Many European countries have once again been faced with the dilemma of whether or not to return colonial-era artifacts to their country of origin.

Questions of rightful ownership have been around for decades. But, they have found new momentum in recent months partly due to the widespread success of Marvel’s Black Panther. A scene in the movie shows a central character looking at an exhibit of African artifacts in the British Museum. He then proceeds to take one, saying that it had been stolen from the people of (the fictional) Wakanda.

The scene from Black Panther where Killmonger prepares to steal back a looted Wakandan artifact (Image courtesy Disney/Marvel)

Recent decisions by French president Emmanuel Macron and German culture minister Monika Grütters have reignited the debate. Grütters released a code of conduct for German museums to follow. This includes providing context to consumers and looking at joint custody, or long-term lending of the objects in question.

This is said to apply to both colonial-era artifacts and Nazi-looted art. Grütters has said that “the colonial era has been a blind spot in our culture of remembrance for too long”. Berlin also recently returned nine artifacts found to have been plundered from a burial site in Alaska to the indigenous community.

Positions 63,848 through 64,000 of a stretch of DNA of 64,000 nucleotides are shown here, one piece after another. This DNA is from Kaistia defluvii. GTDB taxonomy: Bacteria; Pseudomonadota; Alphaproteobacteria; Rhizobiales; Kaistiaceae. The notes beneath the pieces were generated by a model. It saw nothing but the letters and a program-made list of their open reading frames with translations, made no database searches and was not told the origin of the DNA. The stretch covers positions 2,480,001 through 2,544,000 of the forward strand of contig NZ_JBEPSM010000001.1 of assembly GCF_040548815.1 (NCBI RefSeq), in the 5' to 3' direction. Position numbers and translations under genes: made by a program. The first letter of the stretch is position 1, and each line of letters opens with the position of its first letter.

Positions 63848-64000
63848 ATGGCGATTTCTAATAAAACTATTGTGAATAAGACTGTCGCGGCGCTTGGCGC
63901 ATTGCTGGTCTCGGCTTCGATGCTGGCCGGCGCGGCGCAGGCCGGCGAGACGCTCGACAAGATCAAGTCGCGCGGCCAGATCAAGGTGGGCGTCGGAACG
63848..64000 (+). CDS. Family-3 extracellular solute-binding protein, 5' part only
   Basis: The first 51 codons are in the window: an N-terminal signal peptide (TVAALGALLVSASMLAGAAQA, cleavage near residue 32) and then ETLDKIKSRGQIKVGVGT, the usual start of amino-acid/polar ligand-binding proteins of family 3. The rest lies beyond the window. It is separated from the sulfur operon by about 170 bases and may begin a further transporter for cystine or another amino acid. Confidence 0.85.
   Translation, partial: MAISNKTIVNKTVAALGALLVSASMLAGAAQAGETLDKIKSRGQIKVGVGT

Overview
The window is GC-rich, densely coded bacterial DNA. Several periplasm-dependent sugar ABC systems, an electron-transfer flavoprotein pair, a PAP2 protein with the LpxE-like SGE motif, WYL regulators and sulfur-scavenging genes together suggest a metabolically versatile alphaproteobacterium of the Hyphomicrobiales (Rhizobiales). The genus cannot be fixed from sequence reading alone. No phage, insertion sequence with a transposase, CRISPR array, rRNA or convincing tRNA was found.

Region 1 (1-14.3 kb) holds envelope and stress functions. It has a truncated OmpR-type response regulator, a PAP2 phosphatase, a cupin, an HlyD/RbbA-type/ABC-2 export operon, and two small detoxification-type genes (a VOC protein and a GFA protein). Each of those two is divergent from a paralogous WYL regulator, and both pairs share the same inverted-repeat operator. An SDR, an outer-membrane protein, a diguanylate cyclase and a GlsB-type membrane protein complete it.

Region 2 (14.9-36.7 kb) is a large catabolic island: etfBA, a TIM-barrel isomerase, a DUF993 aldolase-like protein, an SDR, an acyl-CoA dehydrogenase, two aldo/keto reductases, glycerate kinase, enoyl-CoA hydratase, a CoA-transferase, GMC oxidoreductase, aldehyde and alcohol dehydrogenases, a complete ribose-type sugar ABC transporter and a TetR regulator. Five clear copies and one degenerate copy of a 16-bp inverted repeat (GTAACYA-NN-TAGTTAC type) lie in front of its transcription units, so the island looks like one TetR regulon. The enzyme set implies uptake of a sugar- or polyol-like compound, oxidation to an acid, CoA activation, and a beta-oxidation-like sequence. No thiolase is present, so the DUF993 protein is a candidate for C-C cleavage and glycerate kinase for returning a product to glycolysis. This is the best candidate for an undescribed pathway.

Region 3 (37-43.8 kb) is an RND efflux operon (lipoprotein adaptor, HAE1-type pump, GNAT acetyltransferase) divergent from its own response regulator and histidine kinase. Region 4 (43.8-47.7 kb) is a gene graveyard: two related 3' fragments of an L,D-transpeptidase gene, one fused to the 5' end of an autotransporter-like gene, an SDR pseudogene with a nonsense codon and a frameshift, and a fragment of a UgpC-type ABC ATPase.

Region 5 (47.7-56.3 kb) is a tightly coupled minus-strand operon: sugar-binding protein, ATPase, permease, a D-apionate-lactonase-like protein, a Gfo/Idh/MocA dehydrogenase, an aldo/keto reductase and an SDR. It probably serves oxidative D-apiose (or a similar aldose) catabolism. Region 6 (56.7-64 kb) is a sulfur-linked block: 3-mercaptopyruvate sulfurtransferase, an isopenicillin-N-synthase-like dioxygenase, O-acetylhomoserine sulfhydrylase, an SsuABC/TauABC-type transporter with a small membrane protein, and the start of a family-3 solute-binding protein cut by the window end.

Museums Faced With Dilemma About Colonial-Era Art
Colonial-era artifacts
Many of the Benin Bronzes are still displayed in the British Museum

Macron recently paid an official visit to former French colony, Burkina Faso. There, he declared that “Africa’s heritage cannot just be in European private collections and museums”. He also assigned experts to negotiate a “temporary or permanent return of Africa’s heritage”. France also plans to revisit a request from another former colony, Benin, to return certain artifacts.

Such acts of returning objects to their countries of origin are unfortunately rare. The British Museum has famously refused to return various plundered items, including the original Elgin Marbles from the Parthenon in Greece, the Koh-i-Noor diamond, and many of the Maqdala Treasures from the Kingdom of Benin in modern day Nigeria. A spokesperson claimed that “there is great value in presenting the Benin collection in a global context, alongside the stories of other cultures”.

the Elgin Marbles in the British Museum
The Elgin Marbles from the Parthenon in the British Museum

Though most would agree with the idea of returning such artifacts, the reality can be a very complex process. When it comes to long-term lending, in many cases it requires that the country receiving the objects agree that the UK, or France, or Germany are, in fact, the legal owners of the artifacts in question before the transaction can take place.

There is also the issue of security and preservation when it comes to many priceless ancient treasures. Without adequate provision or political stability, it is often feared that some of these treasures may become lost.

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